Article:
In his dying words, Jesus sounded much more like one of us than he sounded like the next of kin to God. Usually Jesus began his prayers by addressing God as next of kin. Usually Jesus began his prayers by saying, “My Father,” as for example he did a day earlier when he prayed, “My father, if there is any way I can get out of going to the gallows, I’d be much relieved.” Here, for his last and final remarks directed at the Lord, Jesus drops the intimate family connection. Instead he calls out with the form of address so common to us that we use it more often as an exclamation, “My God!” than as a polite way of speaking to the Almighty in prayer, “My God.”
“My God, my God, why have you forsaken me?” is a statement we might expect to hear from one of our human kind, not from one of God’s kind. For all of recorded history, God has enjoyed constant company. Heaven is full of angels and saints, fancy seraphim and flying cherubim. In contrast, feeling alone is a distinctively human experience, compounded when we are in pain. Pain isolates, as we often lament: “I am the only one feeling this way.” Somehow the more we are in pain, the less we sense friends understand, the less we sense family empathizes, and the less we sense God is close.
Pain can fill us so completely that we sense God has left the room. Although we sense God has gone away, we berate God in absentia by asking God that plaguing question: “Why?” “Why did this happen to me? To my child? To my lover?” The uniquely human knee-jerk reaction to pain is to demand an explanation from God, for we expect God to have all the answers and to keep us happy.
When Jesus cried out, “My God, my God, why have you forsaken me?” he sounded just like one of us: utterly confused, totally human. Instead of having all the answers, Jesus raises a question, indeed an accusation which sounds like one of our frequent charges against God. In striking contrast to what we expect God to be like—powerful, grandiose, admired by an entourage—Jesus sounds unmistakably like one of us—pained, bewildered, and alone.
The contrast prompts me to question if we have confused the real God with our imaginary one. I am not questioning if Jesus is less than really divine. The testimony of the New Testament and the experience of the church convince me that Jesus was utterly divine. I am lead to question if we have accurately portrayed who God is or what God is like. I am lead to question if Jesus cancels out our caricature of God, if Jesus redefines God. Maybe, if we want to define God, we should start with Jesus. Take God off the pedestal, where it gathers dust in storage, and see God on a blood soaked cross.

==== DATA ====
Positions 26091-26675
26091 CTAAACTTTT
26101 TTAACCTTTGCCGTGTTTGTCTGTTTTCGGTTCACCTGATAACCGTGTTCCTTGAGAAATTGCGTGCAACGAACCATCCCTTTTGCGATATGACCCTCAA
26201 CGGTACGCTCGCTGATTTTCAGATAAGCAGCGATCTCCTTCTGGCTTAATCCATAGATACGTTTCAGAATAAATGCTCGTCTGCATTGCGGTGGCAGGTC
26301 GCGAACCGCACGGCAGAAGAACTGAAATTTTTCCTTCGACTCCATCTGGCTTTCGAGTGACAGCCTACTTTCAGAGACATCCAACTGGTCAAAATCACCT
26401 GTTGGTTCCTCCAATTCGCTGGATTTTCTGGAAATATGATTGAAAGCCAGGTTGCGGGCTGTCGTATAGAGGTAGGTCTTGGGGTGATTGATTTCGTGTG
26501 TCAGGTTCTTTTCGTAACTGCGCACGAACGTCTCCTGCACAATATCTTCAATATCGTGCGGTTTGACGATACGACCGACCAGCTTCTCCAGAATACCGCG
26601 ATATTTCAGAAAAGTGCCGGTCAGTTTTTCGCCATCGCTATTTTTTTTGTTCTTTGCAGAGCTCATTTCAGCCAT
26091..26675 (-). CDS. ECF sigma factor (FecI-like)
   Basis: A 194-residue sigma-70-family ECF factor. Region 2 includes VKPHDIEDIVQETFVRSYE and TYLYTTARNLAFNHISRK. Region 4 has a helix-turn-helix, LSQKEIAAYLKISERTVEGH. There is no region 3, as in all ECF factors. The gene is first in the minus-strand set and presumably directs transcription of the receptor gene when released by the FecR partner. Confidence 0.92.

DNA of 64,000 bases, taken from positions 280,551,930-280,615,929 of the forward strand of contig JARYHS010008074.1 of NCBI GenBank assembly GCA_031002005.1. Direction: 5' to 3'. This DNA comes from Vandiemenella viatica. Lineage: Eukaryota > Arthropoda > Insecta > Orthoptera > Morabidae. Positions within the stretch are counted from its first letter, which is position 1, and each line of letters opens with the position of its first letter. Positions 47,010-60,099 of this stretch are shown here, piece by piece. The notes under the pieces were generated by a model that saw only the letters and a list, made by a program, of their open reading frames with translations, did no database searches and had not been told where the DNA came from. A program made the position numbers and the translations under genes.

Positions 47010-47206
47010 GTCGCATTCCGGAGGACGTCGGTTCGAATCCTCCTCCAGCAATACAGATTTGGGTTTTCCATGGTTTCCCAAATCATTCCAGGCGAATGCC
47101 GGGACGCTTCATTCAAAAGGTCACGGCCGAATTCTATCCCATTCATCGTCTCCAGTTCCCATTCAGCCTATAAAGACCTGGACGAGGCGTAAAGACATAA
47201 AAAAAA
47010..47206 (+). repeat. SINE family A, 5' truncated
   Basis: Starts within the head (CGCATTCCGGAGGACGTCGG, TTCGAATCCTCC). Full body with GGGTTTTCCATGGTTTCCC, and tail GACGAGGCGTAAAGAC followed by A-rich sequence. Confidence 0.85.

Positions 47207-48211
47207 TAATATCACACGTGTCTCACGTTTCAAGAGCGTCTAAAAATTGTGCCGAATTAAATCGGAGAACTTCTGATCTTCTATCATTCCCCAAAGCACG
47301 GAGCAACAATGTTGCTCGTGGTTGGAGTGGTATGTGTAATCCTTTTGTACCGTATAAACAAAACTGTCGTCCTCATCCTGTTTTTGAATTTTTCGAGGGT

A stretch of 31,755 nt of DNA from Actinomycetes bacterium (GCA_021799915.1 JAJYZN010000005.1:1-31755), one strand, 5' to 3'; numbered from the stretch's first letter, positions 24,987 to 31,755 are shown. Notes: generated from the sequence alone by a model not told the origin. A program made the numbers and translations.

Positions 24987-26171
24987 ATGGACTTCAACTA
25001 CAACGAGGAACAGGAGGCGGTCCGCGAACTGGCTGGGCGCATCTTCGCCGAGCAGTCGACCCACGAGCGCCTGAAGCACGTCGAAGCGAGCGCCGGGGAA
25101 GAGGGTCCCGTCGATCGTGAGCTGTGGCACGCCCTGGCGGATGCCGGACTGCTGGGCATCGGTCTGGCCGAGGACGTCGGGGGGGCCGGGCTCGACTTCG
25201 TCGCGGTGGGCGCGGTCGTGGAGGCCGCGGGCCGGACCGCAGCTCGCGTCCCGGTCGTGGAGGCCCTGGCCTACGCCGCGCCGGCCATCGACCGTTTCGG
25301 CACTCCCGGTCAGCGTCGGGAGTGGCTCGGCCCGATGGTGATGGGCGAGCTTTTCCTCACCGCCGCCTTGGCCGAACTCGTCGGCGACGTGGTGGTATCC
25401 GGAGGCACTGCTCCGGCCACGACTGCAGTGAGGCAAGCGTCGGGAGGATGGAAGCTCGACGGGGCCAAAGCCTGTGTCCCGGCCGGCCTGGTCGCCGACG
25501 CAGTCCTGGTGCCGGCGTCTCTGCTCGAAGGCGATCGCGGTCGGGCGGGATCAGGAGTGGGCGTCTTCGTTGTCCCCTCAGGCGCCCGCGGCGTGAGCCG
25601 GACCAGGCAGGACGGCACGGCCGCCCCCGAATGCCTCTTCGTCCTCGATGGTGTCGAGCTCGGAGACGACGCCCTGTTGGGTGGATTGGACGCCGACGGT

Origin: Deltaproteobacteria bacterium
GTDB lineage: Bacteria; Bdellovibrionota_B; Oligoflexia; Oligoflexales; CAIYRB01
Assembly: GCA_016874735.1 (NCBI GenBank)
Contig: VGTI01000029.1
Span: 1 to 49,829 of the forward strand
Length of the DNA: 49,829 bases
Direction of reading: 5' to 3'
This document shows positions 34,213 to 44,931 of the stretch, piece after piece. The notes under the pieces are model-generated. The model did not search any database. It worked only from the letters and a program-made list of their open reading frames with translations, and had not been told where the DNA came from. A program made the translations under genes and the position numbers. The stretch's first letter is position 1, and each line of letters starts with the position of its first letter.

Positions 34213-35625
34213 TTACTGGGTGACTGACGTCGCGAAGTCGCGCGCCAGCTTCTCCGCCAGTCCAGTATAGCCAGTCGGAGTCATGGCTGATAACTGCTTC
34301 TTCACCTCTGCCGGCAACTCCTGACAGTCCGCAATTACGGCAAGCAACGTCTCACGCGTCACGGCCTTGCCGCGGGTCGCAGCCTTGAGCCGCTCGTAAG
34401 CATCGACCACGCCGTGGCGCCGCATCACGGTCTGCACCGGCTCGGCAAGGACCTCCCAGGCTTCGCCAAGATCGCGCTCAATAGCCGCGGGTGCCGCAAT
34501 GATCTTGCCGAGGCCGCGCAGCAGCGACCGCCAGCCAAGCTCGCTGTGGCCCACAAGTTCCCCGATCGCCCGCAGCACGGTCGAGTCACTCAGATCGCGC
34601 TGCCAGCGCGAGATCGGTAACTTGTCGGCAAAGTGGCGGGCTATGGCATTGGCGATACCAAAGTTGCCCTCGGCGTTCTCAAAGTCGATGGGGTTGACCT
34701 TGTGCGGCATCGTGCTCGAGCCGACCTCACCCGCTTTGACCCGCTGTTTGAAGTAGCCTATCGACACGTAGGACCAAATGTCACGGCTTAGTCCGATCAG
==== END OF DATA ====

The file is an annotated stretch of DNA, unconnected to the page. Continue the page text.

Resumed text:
We want God to show off those divine powers, do something good for us, fix all our problems, but Jesus just hung there. Hecklers railed at him for being a failure. On-lookers accused him of being impotent. No one thought God would be caught dead on a cross. Rank, especially when someone ranks up there with the deity, that kind of rank is supposed to have its privileges.
Which is true, rank has its privileges unless someone with privileges gives them up to join with the rank and file. Then they can look just like the rest of us. When both are marching in columns through the plains of Georgia, even a general looks as pitiful as a foot soldier. Andrew Jackson resolved to bring his troops home alive, even if it meant getting off his high horse and marching in step with the militia. On a far, far grander scale, Jesus resolved to bring us back home, even if it meant humiliating himself and bearing his cross.
Under such circumstances, vulnerability becomes, not a sign of impotence, but a sign of greatness—great leadership and great character and great compassion. In stooping to join ranks with the likes of us—pained, bewildered, and alone—Jesus went beyond showing that God is for us. Beyond saying, “I am concerned for you going through such pain,” Jesus said, “I am one with you.” Beyond saying, “I feel bad for what you are going through,” Jesus said, “I am going through it with you, same as you do.” Mysteriously, through Jesus sharing our miserable life, somehow Jesus arranged for us to share his divine life. Somehow by becoming one with us, Jesus paved the way for us to become one with him.
I see a dynamic occur often. When I see someone hurt like I do, when I sense that we are alike, my heart goes out to them. Maybe we and God are alike in that way. Maybe when Jesus learned how miserable we can be, how God-forsaken we sometimes feel, he learned empathy to look at us in a different way. Maybe when we learn how miserable Jesus became for us, we can look at God a different way. Instead of being at odds with one another, our heart can go out to one another and we can be close again. Since God wants to much to be close to us, may we take heart.